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10 Ecommerce Trends That Will Define Online Shopping in 2022

Written by Oliver Lindberg



The ecommerce landscape has changed dramatically over the last couple of years. Driven by the COVID-19 pandemic, businesses had to deal with more change than in the previous two decades. Shipping and acquisition costs are rising at an alarming rate, while returns on online advertising are plummeting.


At the same time, consumer behavior is rapidly evolving. As more money than ever before is being spent online, customer expectations are through the roof. People are more selective about which companies to buy from and less accepting of slow delivery times (unless it’s for the right brand), while ongoing supply chain issues are forcing merchants to permanently change their fulfillment strategies.


How do you navigate these challenges and set yourself and your clients’ businesses up for success in the new year? We asked leading Shopify partners for their thoughts on the most important shifts in online shopping and how you can support your clients in addressing them to ensure sales will thrive in the new year. Follow their advice, and you’ll be more prepared for what merchants need in the months ahead to stand out from the competition.


1. Meet and exceed customer expectations


With 2021 ecommerce sales topping the record highs of 2020, we can expect online shoppers in 2022 to be even more experienced and sophisticated.

Senior ecommerce consultant Kurt Elster, host of The Unofficial Shopify Podcast, says the bar for what constitutes a great ecommerce experience is now higher than ever.

“Customers expect more,” he points out. “Merchants will need to meet them where they're shopping through multichannel, provide on-demand customer support through automation and agents, and fulfill orders within 48 hours or less. That's the new bar for good.”


To take it to the next level and create a truly great experience, Elster recommends merchants provide novelty to customers, for example with limited edition products and emerging technologies like augmented (AR) and virtual reality (VR) when applicable.

“Whether they know it or not,” Elster points out, “some online merchants will find themselves in a technological arms race with their competitors.”


2. Tell the story of your client’s brand


In 2022, to really set themselves apart from their competitors, merchants need to nail their brand identity. It’s the foundation for all marketing communications and an opportunity to highlight unique differentiators: Fifty-two percent of shoppers are more likely to purchase from a company with shared values.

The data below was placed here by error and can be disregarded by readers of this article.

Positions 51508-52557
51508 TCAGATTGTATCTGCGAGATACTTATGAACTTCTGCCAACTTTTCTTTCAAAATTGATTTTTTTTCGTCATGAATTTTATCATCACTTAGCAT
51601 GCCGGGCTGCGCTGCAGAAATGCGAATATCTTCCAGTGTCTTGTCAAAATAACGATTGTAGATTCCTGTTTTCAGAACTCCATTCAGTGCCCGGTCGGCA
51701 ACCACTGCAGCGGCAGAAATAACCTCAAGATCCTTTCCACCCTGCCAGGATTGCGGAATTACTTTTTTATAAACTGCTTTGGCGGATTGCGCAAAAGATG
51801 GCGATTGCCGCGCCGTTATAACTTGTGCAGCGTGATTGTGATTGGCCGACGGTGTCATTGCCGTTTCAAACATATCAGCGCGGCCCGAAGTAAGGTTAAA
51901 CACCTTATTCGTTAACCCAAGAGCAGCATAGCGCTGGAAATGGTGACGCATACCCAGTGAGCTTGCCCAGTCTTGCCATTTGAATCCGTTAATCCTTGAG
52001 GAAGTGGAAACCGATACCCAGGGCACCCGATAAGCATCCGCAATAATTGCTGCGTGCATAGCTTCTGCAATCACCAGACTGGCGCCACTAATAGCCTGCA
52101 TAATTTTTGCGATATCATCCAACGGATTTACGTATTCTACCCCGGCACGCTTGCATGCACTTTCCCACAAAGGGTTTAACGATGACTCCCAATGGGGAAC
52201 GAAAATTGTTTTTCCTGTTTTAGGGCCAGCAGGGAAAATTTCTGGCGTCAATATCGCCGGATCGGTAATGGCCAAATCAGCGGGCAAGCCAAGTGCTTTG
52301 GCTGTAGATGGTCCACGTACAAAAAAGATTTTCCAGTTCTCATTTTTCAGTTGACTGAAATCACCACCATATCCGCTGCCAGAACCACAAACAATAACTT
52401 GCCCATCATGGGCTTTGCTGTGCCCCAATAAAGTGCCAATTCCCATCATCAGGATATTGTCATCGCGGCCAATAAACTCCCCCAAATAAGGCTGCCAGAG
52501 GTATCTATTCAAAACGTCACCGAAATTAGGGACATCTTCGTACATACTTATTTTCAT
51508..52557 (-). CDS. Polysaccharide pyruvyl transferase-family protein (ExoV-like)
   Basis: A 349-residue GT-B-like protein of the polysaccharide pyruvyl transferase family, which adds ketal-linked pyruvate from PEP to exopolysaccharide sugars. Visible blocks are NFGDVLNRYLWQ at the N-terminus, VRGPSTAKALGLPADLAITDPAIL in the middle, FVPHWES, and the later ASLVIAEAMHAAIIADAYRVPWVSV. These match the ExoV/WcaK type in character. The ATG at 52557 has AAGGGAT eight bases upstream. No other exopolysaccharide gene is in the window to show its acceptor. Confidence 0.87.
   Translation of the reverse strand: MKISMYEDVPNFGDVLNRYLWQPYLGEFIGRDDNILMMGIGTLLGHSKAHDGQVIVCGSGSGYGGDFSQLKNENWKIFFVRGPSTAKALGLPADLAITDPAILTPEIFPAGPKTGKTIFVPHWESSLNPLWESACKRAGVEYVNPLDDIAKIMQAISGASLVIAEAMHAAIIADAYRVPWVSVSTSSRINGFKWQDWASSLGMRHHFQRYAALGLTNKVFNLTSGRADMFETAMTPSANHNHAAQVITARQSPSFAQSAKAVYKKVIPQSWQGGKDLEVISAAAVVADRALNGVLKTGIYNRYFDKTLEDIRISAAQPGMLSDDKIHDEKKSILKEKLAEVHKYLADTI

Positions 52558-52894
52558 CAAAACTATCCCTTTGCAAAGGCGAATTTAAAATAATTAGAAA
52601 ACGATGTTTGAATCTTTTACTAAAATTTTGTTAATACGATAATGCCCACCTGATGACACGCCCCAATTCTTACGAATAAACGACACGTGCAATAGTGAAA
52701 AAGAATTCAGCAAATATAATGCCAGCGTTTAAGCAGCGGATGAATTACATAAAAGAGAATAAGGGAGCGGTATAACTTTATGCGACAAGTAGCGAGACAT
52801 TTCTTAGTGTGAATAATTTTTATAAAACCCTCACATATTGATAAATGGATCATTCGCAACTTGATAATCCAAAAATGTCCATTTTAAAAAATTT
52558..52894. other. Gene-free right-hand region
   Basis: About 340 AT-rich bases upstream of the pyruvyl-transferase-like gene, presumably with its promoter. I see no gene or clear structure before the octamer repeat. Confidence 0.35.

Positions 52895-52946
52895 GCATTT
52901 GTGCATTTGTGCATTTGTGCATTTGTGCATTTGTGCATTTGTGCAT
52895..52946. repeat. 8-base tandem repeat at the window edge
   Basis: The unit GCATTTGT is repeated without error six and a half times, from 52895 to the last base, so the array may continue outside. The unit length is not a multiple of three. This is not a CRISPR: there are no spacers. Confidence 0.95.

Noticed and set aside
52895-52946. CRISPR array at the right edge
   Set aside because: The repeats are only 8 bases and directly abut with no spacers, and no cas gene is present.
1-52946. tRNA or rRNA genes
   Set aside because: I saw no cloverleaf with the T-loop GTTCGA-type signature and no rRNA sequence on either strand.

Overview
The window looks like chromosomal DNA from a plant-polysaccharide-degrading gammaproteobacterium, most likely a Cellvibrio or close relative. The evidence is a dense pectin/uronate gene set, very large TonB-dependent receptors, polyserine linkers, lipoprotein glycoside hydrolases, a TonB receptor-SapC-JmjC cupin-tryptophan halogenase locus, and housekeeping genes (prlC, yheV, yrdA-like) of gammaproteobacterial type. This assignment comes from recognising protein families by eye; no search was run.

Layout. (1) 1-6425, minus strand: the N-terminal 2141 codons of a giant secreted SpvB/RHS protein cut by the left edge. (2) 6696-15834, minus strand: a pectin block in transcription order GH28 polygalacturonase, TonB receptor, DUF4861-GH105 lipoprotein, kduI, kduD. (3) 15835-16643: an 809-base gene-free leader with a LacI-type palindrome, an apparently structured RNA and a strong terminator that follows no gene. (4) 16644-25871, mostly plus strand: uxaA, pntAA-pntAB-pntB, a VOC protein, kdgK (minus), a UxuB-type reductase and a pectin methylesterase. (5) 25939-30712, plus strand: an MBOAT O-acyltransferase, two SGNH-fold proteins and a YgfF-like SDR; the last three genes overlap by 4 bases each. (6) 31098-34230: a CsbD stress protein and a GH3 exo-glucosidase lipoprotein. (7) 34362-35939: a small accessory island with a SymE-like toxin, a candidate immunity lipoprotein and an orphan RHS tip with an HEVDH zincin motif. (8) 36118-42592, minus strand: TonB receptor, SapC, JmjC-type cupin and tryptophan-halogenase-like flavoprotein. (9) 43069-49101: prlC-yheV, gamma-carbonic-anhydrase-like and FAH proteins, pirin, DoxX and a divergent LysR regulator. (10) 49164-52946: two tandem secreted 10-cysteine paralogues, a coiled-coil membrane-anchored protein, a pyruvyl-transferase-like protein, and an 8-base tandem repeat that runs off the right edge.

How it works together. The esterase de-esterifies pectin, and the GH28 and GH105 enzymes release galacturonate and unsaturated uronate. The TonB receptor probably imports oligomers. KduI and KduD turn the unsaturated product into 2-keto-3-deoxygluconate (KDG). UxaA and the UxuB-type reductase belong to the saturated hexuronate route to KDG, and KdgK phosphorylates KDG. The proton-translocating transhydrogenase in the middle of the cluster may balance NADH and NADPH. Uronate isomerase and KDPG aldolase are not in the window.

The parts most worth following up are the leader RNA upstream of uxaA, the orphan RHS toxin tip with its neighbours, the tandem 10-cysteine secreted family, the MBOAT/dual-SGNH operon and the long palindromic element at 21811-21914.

“The brand is what separates businesses that are growing at a rapid rate from businesses that are just getting by,” ecommerce consultant and growth marketer Kate Collinson believes. “Run a workshop with employees and really hone in on the brand identity and its values. Why does the brand exist? Who are they, what do they bring to the table, what do they look like to customers, and how are they going to be recognized in the market? What are their key differentiating factors?”


“Independent brands need to tell their story,” agrees Ben Jabbaway, founder and CEO of ecommerce marketing platform Privy. “There was a reason they started their business. Maybe they were passionate about a product or service and left their job to work on it full time. Telling that story, and anchoring the marketing around it, builds a connection with the customer. That’s going to take the business to the next level.”


3. Authentically engage customers with social commerce


Social media presents new commercial opportunities, from brand marketing and product discovery to customer service and shoppable advertising. About 30 percent of internet users in the United States already make purchases directly within social platforms, and sales through social media channels around the world are expected to nearly triple by 2025. In 2022, merchants can’t avoid social shopping anymore: More than one-third of Facebook users alone are planning to make a purchase directly through the platform in 2022.


“A lot of brands are also taking advantage of selling on TikTok, and it's been fun to see how they are experimenting and getting creative,” Kelly Vaughn, founder and CEO of Shopify Plus agency The Taproom, comments. “What’s important to realize, however, is that there’s not a single one-size-fits-all option. You need to carefully weigh which social channels to sell on, especially as your client's customers don't necessarily all belong to the same community.”


Nadine Iacocca, partner and chief strategy and growth officer at Shopify Plus agency Stream Commerce, agrees. Merchants need to sell where a lot of customers spend most of their time, and that’s on social media.


“Content is key, and it’s crucial to always have an eye on the consumer journey, " she advises. “Make the speed to purchase as easy and as positive as possible for the consumer. You aren't just pushing a sale, you're driving equity and a relationship with the brand. Every touchpoint is key to the overall experience. So make sure that you're looking at it from all angles.”